Are you one of the lucky ones who just purchased a new Oregon home or perhaps you’ve just completed a remodel? Are you looking for that automatic one-year warranty everyone told you about? Here’s the shocker: it doesn’t exist. There is no such thing as a legally-required one year warranty in Oregon, despite the ubiquitous popularity of this myth.
However, as with all great myths, it stems from a nugget of truth. If you hire a contractor who fails to deliver, you can file a lawsuit anytime up to six years after the completion date (maximum ten years for negligence discovered later). In that sense, you actually have a much longer warranty. However, you might have a hard time recovering money from the contractor many years later, especially if he is no longer in business.
What about insurance, you ask? Insurance companies typically will not cover poor workmanship unless it has also caused some damage to the home as a result. What about the bond, you ask? The bond exists to pay money for just about anything that goes wrong, even if the contractor is bust. Here’s the catch: only the Oregon Construction Contractors Board (CCB) can issue an order for payment from an Oregon bond, and the CCB is only allowed to consider claims filed within one year following substantial completion or occupancy.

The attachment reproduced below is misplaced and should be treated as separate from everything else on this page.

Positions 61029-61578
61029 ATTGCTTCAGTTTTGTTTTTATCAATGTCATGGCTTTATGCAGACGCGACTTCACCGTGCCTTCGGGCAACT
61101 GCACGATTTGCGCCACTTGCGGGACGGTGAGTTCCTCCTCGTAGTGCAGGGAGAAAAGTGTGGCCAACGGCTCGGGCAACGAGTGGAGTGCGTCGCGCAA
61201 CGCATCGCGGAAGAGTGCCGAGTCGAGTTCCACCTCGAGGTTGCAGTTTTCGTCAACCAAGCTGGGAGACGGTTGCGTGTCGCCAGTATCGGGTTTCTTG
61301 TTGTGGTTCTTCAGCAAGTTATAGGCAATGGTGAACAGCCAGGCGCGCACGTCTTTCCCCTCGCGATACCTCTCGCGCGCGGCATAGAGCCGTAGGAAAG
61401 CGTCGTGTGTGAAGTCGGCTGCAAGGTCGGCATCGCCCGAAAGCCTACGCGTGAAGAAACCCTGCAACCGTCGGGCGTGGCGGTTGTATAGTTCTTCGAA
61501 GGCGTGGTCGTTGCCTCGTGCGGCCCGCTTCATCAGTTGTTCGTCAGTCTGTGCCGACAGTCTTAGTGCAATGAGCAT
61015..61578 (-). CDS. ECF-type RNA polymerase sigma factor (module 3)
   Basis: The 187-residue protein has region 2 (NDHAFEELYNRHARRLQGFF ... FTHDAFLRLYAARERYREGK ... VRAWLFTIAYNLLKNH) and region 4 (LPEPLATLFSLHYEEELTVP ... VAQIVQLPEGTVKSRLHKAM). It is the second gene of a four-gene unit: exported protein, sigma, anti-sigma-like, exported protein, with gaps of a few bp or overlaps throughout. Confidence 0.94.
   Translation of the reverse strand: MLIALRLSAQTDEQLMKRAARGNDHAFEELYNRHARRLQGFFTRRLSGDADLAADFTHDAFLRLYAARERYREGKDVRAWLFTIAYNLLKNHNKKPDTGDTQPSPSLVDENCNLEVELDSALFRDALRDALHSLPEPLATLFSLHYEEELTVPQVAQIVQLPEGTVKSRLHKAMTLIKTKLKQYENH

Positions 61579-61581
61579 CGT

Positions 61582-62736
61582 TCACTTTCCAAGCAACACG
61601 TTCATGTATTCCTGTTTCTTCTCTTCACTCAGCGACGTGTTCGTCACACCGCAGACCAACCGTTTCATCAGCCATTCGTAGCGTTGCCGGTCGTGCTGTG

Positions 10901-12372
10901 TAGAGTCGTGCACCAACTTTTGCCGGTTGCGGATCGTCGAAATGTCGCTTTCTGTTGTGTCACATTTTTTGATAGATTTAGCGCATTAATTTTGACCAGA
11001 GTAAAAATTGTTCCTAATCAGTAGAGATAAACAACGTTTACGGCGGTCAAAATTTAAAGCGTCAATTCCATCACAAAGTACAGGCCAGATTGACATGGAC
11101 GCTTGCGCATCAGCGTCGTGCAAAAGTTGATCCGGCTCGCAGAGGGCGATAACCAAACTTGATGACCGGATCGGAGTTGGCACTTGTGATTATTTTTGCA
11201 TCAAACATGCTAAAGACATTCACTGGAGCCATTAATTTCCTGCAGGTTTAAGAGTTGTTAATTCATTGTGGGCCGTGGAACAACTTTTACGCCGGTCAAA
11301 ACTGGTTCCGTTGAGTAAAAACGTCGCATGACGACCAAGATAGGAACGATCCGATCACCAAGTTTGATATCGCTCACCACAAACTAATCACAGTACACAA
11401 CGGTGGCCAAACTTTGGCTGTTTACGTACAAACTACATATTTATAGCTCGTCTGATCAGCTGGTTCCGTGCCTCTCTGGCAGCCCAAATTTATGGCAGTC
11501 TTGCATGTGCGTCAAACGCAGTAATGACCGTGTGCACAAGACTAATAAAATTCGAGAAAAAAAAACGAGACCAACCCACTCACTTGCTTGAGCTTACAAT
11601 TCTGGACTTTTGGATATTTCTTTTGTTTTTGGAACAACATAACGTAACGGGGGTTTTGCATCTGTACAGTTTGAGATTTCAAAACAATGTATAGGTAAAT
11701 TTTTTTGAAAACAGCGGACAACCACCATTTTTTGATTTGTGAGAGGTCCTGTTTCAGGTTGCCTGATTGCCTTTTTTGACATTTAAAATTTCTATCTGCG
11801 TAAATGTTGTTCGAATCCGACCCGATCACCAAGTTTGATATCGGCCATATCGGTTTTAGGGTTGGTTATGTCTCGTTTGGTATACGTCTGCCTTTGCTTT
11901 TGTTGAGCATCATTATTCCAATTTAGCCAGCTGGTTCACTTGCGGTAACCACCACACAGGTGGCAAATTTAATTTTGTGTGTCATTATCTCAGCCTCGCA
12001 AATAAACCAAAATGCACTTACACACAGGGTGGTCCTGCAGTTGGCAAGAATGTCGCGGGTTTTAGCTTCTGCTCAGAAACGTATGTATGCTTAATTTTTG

That’s where the mythical legal one year warranty finds its genesis. If you file a CCB complaint within the one year time frame, the contractor is required to fix it or the CCB could order payment from the bond. The CCB will address claims of negligent work, improper work, or breach of contract considering generally accepted building practices and industry standards. The required bond is typically $20,000, although if your judgment or final order exceeds that amount, you can also use traditional collection efforts such as liens and garnishments.
The CCB’s authority over contractor bonds is not a warranty, but is sufficiently powerful that most owners and contractors assume the law provides a warranty. Equally important: this “one-year warranty” does not limit the legal rights you have against your contractor in court for at least six years. Also note that the CCB has made some recent changes to their claim procedures, which may require a lawsuit if mediation fails. For more information about the Oregon CCB, bonds, and dispute resolution, click here for CCB information or contact one of our attorneys.